|Previous Section||Index||Home Page|
Both the Department for Transport and Transport for London stand ready to help broker an alternative solution among interested parties to try to address the funding problems. Both the sponsoring bodies have been in extensive discussions with Berkeley over the past year, to seek a way to enable the company to
honour its commitments. They have written to me only today with more constructive ideas. Naturally, one of the most significant of those interested parties is the London borough of Greenwich. In this regard, it is important to assess whether development opportunities around the station and the alternative funding that they might generate have been fully explored.
I know that Greenwich council is actively engaged in the issues that we have discussed this evening. It is now important for all of us who care about Crossrail to assess thoroughly the possible alternative funding sources that could be available between the interested parties if Berkeley Homes does not step up to the plate and deliver what it promised. Therefore, while I cannot promise additional funding from the Department and the taxpayer, we do stand ready to try to help the interested parties find a solution to enable Woolwich station to go ahead. The right hon. Gentleman can have my absolute assurance on that.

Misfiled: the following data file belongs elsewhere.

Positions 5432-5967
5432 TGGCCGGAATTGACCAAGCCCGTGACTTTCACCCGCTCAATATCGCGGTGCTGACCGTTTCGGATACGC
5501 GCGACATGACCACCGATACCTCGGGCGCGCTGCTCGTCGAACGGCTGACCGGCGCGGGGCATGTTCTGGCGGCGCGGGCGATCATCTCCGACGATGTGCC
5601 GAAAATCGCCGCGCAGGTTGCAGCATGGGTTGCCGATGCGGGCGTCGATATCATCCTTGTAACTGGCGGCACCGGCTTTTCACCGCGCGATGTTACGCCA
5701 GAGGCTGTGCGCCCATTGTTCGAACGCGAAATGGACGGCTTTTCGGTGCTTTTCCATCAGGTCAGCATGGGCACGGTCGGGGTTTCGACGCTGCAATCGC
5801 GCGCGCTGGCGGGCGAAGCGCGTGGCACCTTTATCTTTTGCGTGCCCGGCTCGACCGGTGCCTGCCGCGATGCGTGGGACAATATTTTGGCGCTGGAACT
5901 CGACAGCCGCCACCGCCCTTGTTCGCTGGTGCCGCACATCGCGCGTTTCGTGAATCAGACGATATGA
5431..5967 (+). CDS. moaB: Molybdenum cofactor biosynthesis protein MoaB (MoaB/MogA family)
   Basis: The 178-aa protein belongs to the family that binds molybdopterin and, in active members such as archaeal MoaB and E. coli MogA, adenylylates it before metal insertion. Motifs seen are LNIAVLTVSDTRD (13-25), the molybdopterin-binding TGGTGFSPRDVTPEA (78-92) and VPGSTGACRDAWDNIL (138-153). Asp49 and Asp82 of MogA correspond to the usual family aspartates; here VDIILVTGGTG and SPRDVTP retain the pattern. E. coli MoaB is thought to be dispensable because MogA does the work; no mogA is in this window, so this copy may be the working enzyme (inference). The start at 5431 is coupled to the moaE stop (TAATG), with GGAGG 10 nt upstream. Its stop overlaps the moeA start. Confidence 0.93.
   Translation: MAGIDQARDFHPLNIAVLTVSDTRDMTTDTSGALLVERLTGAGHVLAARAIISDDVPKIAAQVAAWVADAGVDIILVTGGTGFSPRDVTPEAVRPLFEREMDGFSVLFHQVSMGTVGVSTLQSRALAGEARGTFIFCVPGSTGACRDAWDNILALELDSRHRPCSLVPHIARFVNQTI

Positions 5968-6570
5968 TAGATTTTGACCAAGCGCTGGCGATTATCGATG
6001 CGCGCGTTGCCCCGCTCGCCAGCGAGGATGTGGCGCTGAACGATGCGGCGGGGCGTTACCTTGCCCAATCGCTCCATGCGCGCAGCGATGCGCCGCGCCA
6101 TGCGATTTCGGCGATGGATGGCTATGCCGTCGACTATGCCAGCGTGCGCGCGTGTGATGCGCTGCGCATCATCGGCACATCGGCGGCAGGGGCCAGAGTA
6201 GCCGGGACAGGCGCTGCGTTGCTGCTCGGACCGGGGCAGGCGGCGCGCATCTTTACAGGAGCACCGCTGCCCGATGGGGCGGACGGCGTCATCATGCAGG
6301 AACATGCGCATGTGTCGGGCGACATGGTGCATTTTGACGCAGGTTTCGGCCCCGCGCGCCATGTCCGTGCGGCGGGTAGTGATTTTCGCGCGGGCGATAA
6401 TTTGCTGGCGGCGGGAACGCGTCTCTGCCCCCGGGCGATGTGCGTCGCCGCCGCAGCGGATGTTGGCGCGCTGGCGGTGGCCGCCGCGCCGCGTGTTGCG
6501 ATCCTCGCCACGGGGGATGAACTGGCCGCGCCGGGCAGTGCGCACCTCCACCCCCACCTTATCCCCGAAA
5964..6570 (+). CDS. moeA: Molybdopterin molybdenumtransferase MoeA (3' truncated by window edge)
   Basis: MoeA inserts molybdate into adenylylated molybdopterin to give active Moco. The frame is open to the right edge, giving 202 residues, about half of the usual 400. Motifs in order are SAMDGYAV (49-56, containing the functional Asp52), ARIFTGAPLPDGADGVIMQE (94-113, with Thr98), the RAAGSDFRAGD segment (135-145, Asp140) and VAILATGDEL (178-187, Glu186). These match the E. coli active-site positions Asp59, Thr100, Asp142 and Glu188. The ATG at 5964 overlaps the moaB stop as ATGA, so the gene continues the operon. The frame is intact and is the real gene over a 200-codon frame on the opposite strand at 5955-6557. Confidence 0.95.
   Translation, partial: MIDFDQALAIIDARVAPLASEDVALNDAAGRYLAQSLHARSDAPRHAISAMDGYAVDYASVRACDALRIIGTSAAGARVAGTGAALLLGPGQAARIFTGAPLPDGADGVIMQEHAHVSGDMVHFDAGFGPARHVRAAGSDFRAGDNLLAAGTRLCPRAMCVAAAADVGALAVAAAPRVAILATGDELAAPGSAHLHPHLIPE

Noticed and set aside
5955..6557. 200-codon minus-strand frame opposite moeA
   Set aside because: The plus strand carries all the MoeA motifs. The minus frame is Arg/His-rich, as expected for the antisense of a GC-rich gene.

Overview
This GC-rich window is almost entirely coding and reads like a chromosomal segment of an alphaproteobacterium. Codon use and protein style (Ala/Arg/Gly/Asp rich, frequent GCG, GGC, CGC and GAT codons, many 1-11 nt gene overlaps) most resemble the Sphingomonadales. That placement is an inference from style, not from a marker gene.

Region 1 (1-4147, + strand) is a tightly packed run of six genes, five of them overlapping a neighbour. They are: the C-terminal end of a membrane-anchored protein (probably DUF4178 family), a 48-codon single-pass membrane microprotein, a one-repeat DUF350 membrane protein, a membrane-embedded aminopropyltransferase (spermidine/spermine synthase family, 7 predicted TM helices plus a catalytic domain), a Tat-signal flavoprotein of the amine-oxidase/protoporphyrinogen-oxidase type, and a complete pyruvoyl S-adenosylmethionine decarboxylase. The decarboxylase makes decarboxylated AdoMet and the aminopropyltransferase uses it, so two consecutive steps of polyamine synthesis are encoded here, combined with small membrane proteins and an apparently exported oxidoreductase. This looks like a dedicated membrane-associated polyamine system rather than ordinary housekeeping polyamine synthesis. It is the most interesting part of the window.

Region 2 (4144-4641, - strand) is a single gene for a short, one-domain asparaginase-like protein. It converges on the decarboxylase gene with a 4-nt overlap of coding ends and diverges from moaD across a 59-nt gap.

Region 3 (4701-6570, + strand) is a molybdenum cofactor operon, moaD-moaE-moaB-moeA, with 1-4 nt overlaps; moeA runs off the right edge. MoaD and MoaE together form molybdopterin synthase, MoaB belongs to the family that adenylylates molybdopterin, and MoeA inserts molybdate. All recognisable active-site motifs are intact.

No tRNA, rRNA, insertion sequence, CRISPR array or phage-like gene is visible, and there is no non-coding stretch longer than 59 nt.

I would like to mention briefly some of the wider issues that the right hon. Gentleman raised about transport in his constituency. He warmly welcomed a number of the recent improvements, and it is worth noting that several important programmes in recent years have benefited his constituency, such as the refurbishment of the East London line as part of the London overground network, new interchanges with the tube and bus networks, and the extension of the docklands light railway, which the right hon. Gentleman described with such eloquence.
I thank all Members who have taken part in the debate, especially the right hon. Gentleman. I believe
that it has provided a valuable opportunity to consider important issues around the Crossrail project in general and its impact on his constituency in south-east London in particular. After long years of waiting, the commencement of work on Crossrail was warmly welcomed, particularly within the business community, where Crossrail has always enjoyed strong support. The CBI recently made it clear to the Secretary of State that it is pleased to see progress continuing under the new Government.
I should like to take this opportunity, on behalf of the Government, to thank the Canary Wharf Group, BAA plc, the Corporation of London and its members for the considerable financial contributions that they are making. I am sure that we would all like to express the same gratitude to the other businesses in the capital whose rate supplements are providing a hugely important element of the funding package.
This project has the potential to deliver significant economic, social and environmental benefits for the capital and for the country. Those benefits will be felt well beyond the areas directly served by the new line and its stations. The challenge facing all of us who are interested in Crossrail is to ensure that costs are kept down. That means engaging in an active, energetic pursuit of best value for money procurement processes, urgently seeking ways-